Jeb Burris and Kat Wodtke play Brad and Elise, who struggle after Brad returns from Iraq.
Learning to Stay — the story of an Iraq War veteran returning home to Madison — made the journey from novel to full stage production in just three years. But Forward Theater Company’s new production traces its genesis back to former Wisconsin Gov. Jim Doyle — and way past that to the epic poet Homer.
American Players Theatre journeyman James DeVita adapted Learning to Stay from a novel by Madison-based author Erin Celello, now a creative writing professor at UW-Whitewater. Celello worked as Doyle’s deputy press secretary and speechwriter in the mid-2000s, and was at his side for dozens of funerals. “He had this policy of never, ever, missing a military funeral,” says Celello. “It’s almost indescribable, to see these families and what they go through.”
Celello couldn’t get the images out of her mind, and after publishing her first novel, Miracle Beach, she wanted to write about the impact of wars abroad on families at home. While in grad school, she had picked up Where Is the Mango Princess? A Journey Back from Brain Injury, a memoir by Cathy Crimmins, whose husband was transformed after a boating accident. “He fundamentally changed his personality,” says Celello. “Where does ‘in sickness and health’ reside in a situation like that?”
She began teaching a writing course for veterans and, in 2013, published Learning to Stay, which revolves around the relationship of Elise and Brad Sabato, who find their lives upended after Brad returns from active duty.
In 2014, a theater patron sent a copy of the novel to Forward’s artistic director, Jennifer Uphoff Gray. He wanted the company to turn it into a play. “My reaction was a kind of rueful laugh,” says Gray. The young company was still getting on its feet and hadn’t considered the expensive and time-consuming work of commissioning a play. Then Gray began to read, and realized that the story was too good to pass up. But she wondered who she could trust to develop such sensitive material for the stage.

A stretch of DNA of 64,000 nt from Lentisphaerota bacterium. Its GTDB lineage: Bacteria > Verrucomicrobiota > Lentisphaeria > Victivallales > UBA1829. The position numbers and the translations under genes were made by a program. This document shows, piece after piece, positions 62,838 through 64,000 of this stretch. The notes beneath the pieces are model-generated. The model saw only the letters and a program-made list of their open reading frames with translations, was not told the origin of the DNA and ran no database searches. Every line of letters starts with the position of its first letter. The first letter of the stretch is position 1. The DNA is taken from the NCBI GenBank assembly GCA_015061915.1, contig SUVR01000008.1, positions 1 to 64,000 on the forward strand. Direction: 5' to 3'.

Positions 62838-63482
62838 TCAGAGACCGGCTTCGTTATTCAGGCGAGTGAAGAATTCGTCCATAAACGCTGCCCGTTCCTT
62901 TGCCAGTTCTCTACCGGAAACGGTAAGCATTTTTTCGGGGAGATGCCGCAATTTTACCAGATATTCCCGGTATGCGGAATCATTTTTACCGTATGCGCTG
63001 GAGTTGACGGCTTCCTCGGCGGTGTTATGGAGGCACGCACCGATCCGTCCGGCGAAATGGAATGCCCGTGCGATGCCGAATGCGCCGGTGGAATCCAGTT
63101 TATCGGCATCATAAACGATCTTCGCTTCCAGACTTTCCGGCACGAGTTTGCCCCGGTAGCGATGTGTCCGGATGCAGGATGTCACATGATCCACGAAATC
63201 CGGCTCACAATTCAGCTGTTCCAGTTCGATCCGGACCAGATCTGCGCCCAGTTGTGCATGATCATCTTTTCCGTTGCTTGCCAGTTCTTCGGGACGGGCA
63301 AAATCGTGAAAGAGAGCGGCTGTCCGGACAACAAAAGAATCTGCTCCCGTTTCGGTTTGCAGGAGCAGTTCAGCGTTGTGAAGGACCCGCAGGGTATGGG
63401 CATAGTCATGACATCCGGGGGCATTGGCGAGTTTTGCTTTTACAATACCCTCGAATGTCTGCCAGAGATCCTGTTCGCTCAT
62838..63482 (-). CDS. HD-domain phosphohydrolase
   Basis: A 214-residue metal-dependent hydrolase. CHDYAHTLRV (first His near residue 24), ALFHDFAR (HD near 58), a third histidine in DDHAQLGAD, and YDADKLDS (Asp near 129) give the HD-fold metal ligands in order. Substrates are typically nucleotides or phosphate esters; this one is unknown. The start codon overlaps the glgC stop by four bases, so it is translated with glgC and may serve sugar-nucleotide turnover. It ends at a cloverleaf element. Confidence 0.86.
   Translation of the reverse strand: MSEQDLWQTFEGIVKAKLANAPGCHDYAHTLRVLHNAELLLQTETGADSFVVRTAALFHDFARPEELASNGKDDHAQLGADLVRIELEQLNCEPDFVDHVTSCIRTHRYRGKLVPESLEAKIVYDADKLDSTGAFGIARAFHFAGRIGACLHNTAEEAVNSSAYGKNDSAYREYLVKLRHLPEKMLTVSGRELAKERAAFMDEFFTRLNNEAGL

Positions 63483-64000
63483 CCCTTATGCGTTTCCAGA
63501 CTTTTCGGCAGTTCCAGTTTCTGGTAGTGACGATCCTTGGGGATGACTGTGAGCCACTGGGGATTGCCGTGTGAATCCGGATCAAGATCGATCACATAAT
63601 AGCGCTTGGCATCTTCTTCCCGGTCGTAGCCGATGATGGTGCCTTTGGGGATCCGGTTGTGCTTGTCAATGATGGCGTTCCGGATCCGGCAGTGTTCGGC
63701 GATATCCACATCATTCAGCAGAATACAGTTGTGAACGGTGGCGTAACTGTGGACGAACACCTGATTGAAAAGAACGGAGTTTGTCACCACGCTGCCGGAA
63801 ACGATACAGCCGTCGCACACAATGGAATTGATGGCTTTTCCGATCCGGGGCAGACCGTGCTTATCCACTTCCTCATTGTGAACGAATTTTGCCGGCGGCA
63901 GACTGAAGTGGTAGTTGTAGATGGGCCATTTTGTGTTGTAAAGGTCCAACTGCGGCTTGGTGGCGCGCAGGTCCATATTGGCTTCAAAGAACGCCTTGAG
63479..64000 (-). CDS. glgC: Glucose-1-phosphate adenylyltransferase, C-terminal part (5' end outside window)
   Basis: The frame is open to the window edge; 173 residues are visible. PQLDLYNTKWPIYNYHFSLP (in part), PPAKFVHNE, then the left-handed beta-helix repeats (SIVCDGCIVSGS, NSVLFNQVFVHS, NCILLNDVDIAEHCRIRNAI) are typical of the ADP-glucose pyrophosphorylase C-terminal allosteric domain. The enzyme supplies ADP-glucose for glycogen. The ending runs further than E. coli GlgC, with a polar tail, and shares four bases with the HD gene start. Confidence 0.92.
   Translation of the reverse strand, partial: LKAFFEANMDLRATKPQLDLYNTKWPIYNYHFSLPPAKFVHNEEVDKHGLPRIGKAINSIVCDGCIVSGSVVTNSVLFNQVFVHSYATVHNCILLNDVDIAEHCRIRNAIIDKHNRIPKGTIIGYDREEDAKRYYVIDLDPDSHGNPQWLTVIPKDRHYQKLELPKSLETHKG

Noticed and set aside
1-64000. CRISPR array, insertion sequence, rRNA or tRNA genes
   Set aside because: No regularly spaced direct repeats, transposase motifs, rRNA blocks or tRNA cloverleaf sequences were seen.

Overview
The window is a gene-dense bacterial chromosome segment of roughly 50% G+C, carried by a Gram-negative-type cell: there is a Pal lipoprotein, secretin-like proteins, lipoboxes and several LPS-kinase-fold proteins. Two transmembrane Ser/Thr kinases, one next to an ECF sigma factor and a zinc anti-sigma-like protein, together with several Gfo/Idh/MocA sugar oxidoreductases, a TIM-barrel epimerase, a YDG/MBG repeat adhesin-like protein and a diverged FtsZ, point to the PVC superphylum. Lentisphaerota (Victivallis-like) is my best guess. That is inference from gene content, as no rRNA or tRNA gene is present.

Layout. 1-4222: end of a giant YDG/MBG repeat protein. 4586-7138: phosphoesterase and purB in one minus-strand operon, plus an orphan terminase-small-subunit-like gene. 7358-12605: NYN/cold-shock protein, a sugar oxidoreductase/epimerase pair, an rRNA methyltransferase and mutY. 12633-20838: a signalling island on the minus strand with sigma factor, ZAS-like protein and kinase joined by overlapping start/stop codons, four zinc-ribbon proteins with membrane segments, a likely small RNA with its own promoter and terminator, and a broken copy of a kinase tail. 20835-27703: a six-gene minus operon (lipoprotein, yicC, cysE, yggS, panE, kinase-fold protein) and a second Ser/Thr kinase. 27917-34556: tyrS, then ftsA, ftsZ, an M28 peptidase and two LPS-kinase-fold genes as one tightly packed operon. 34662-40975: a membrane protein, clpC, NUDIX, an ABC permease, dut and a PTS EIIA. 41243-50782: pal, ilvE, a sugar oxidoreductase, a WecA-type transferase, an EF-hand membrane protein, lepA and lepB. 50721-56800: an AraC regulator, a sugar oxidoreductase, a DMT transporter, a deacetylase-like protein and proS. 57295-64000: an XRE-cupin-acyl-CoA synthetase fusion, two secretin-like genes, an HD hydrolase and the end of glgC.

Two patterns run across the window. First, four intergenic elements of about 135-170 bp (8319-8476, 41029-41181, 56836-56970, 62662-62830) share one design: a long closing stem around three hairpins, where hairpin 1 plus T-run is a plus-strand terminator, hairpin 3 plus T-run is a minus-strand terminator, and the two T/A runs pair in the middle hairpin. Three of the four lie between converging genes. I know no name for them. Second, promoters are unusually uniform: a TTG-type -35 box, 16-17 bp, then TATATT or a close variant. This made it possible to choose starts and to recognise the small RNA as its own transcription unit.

Enter DeVita. The veteran actor has written three novels of his own and adapted more than two dozen books for the stage. He also happened to be in the middle of his own exploration of themes of war. He was rehearsing for playing the Poet in An Iliad, a heart-wrenching adaptation of Homer’s epic poem, which DeVita performed in a Milwaukee production and later at APT. “This book came to me as I was trying to memorize those words,” says DeVita, who, in the play, recites a list of every known war throughout human history. “It seemed like it had a synchronicity. I read the book and it is, unfortunately, very timely. People are still fighting and suffering from these things they bring home from the war.”
DeVita knows what to leave in and what to take out when moving a work from page to stage, and uses his prodigious acting skills in creating and differentiating characters. “I probably sound crazy. I’m often talking to myself,” says DeVita. “I write it out first, but the actor in me wants to know if it works well in my mouth. I also trust the actors. If they can’t memorize something in rehearsal, there’s often something lacking in clarity.” The play won a coveted spot in Forward’s 2015 Wisconsin Wrights contest, and received a public reading in October of that year.
One performance of Learning to Stay will not be open to the general public, however. On April 4, the audience will be limited to veterans, active service members, families and service providers. Gray says the collaborators have been working closely with Michael Messina, head of the Veterans Administration PTSD clinic, on both the script and ideas for outreach. “We knew we would want to do outreach directed at the veterans,” says Gray. “What they said was they wanted a chance to see the show in a safe, private environment. It’s difficult facing these issues in a big crowd.”
As opening night approaches, Celello’s work is mostly done, but she is thrilled to be working with DeVita, whom she already admired, and Gray, the director, who she calls “a genius.” Most important, she hopes the play helps the general public understand the human consequences of war. “We, as a country, are not super invested in these wars,” says Celello, who believes civilians have a duty to understand what soldiers and their families are going through. “We still have people over there. These people that we have sent on our behalf don’t get to be done.”